Russell Moore Is a Southern Baptist Who Dared to Oppose Trump. It Almost Cost Him His Job, But He Survived.

Russell Moore, president of the Ethics and Religious Liberty Commission, gives the entity’s report during the annual meeting of the Southern Baptist Convention on June 15, 2016, in St. Louis. (Adam Covington/Baptist Press via RNS)
Russell Moore, president of the Ethics and Religious Liberty Commission, gives the entity’s report during the annual meeting of the Southern Baptist Convention on June 15, 2016, in St. Louis. (Adam Covington/Baptist Press via RNS)

Russell Moore was the most prominent anti-Trump voice in his denomination. It almost cost him his job.

The temperature neared triple digits when thousands of Southern Baptists arrived in Phoenix recently for their annual convention, a fitting desert backdrop for the first denomination-wide gathering of the Trump era.

This summer tradition is purposefully unpredictable. The Southern Baptist Convention is made up of thousands of independent churches from around the country that send leaders known as “messengers” to debate, handle business matters, commission missionaries and worship together. There is an agenda, but attendees are free to address the entire body and propose anything they want. And with the reverberations from the brutal presidential election still playing out, passions this year were high.

“It’s like watching a hockey game,” said the Rev. Gevan Spinney, a Louisiana pastor. “You never know when the fight’s going to break out.”

This is the fluid climate that Russell Moore faced when he arrived in Phoenix after months of intense speculation about his future. Moore is the 45-year-old president of the Ethics and Religious Liberty Commission, the most public-facing arm of the Southern Baptist Convention. He was also a fervent opponent of Donald Trump in 2016, an anomaly in a denomination that overwhelmingly supported the Republican nominee.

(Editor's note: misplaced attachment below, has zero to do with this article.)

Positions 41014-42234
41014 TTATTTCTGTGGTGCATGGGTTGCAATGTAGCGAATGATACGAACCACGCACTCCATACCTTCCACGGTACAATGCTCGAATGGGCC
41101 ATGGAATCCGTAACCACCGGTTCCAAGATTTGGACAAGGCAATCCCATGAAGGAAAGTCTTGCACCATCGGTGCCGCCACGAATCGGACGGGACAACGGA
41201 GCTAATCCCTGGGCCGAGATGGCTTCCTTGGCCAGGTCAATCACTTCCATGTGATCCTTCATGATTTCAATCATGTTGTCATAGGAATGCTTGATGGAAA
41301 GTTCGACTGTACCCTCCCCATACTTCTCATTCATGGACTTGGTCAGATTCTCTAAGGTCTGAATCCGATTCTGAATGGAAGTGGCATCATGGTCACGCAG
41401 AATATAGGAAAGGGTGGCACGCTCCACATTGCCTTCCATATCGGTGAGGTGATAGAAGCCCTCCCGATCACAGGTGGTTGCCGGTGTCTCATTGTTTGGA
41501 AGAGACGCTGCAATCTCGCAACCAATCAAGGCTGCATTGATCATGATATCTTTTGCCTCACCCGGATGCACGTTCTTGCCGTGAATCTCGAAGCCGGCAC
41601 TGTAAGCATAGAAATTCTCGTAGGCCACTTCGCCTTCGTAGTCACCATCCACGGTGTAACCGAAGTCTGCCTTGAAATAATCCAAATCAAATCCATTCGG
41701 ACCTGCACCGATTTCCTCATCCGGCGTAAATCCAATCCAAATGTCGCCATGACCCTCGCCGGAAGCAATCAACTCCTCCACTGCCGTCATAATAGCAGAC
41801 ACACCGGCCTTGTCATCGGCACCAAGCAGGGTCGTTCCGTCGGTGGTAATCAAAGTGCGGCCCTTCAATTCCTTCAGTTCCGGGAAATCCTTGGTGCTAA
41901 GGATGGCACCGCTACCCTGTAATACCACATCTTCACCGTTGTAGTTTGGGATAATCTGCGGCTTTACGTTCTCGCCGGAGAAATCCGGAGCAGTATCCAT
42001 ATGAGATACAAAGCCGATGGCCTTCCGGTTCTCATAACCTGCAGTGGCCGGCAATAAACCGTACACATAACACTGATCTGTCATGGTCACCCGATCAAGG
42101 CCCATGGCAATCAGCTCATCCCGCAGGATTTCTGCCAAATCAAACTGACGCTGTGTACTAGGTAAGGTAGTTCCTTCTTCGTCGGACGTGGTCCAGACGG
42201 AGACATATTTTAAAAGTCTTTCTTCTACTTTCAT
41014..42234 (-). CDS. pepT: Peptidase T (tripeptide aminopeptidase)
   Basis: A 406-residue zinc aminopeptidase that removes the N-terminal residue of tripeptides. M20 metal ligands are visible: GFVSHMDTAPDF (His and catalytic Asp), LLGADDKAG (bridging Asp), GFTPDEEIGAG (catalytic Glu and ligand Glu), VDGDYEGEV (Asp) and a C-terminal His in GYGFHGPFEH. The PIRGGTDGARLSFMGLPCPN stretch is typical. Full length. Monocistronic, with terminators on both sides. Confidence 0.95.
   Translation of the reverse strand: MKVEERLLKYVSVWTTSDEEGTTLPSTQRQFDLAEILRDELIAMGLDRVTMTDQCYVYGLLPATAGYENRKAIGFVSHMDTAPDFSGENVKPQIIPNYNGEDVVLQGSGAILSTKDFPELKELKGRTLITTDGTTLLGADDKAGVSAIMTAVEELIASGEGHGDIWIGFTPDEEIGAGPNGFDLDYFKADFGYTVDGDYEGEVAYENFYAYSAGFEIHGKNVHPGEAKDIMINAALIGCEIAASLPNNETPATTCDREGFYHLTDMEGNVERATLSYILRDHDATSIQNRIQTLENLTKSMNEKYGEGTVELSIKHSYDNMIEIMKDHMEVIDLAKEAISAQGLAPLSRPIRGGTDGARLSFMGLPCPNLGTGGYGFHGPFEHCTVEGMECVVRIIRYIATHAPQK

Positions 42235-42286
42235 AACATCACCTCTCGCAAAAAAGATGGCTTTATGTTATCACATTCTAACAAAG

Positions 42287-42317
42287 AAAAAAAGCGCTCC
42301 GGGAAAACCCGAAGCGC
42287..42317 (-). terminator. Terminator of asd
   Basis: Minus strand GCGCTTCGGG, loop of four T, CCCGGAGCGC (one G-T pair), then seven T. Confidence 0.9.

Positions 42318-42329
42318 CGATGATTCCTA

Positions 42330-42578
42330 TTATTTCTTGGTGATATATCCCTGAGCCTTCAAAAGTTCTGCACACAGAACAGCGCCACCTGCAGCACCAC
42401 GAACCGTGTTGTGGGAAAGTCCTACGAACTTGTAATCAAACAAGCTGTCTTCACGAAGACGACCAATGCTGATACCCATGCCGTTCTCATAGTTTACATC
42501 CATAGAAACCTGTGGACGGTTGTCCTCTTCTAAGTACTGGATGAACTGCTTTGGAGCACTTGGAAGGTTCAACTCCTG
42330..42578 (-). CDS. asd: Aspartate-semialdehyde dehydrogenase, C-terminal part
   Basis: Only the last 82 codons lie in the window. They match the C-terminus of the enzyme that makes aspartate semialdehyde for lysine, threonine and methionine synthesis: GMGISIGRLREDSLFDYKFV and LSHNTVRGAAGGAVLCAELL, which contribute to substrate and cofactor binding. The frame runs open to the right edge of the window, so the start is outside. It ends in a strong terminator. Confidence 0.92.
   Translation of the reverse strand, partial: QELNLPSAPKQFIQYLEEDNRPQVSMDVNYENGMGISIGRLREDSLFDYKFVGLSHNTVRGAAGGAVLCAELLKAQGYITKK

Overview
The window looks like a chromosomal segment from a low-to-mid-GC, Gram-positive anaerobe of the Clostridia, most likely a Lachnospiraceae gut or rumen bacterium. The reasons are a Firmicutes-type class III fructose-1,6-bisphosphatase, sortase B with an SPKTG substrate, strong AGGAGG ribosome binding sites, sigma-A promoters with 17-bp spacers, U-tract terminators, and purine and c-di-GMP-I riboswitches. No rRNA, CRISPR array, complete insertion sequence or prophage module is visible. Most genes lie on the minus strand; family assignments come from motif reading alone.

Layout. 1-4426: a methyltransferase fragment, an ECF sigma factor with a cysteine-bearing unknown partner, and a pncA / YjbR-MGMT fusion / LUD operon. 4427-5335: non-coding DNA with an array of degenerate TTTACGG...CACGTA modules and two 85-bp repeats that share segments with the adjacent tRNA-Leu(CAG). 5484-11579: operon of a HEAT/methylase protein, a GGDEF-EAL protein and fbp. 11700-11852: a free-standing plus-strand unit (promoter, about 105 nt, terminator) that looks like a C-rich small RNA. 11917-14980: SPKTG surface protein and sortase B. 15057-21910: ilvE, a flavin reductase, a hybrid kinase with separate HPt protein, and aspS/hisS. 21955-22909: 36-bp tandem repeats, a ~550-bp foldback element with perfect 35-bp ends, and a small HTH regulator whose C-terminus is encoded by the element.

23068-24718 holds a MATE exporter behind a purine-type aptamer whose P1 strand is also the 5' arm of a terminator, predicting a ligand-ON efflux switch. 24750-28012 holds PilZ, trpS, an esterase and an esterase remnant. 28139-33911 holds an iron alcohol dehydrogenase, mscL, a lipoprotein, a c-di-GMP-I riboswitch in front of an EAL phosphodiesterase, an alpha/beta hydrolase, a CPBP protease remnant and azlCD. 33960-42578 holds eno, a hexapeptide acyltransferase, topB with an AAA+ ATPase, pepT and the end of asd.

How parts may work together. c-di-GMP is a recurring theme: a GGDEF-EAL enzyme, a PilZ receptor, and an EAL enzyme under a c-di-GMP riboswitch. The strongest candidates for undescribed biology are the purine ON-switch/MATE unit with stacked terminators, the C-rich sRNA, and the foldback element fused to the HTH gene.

Moore didn’t back Hillary Clinton either, but his critique of Trump was especially pointed. He called him “an arrogant huckster” and directed his Twitter followers to an essay warning that Trump was “what the Founding Fathers warned us about.” Even before Trump’s campaign was rocked by the Access Hollywood tape depicting him bragging in stunningly vulgar terms about sexually assaulting women, Moore compared the GOP nominee’s views of women to that of a “Bronze Age warlord.” His criticism caught Trump’s eye, prompting him to condemn Moore by name on Twitter in May 2016.

“Russell Moore is truly a terrible representative of Evangelicals and all of the good they stand for,” Trump wrote. “A nasty guy with no heart!”

Moore kept up his criticism, blasting evangelical leaders who stood by Trump after the Access Hollywood video surfaced, calling their support a “scandal and a disgrace.”

But in the end, Trump won. And he did so with the help of white evangelicals who voted. Moore suddenly found himself alone — and surrounded.

Like much of the country, many of Moore’s fellow Southern Baptists struggled to move past the bruising, personal rhetoric of the campaign. Some leaders pressed for Moore’s resignation, saying the election proved he was out of step with the majority of Southern Baptists. They were especially angry about his characterization of Christians who stuck with Trump even through the worst periods of the campaign.

More than 100 churches threatened to withhold donations to the fund that supports mission programs, Baptist seminaries and the ERLC, the denomination’s executive committee told The Washington Post. Others left the denomination entirely, according to pastors I interviewed.

“He really offended a lot of the guys across the convention who were supporting President Trump,” said the Rev. Fred Luter, a pastor and former convention president who supports Moore. “I think if he could go back and do it all over again, he would do some things differently. I don’t think he would change his message, but his method.”

I went to Phoenix to see how this drama combining the nation’s largest Protestant denomination with the most rollicking presidential campaign in recent history would play out. I also went because Moore’s trials, in a small way, reminded me of someone close to me. My grandfather, a Southern Baptist pastor named Jess Moody, found himself similarly isolated about 50 years earlier as the denomination debated the Vietnam War and struggled with questions about race relations. With the nation in turmoil, his principled opposition to the war and unvarnished chastisement of churches that had failed to integrate won him few friends at the time.

In studying both instances, I learned that even the deepest splits of our time can ultimately be overcome.

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Chris Moody

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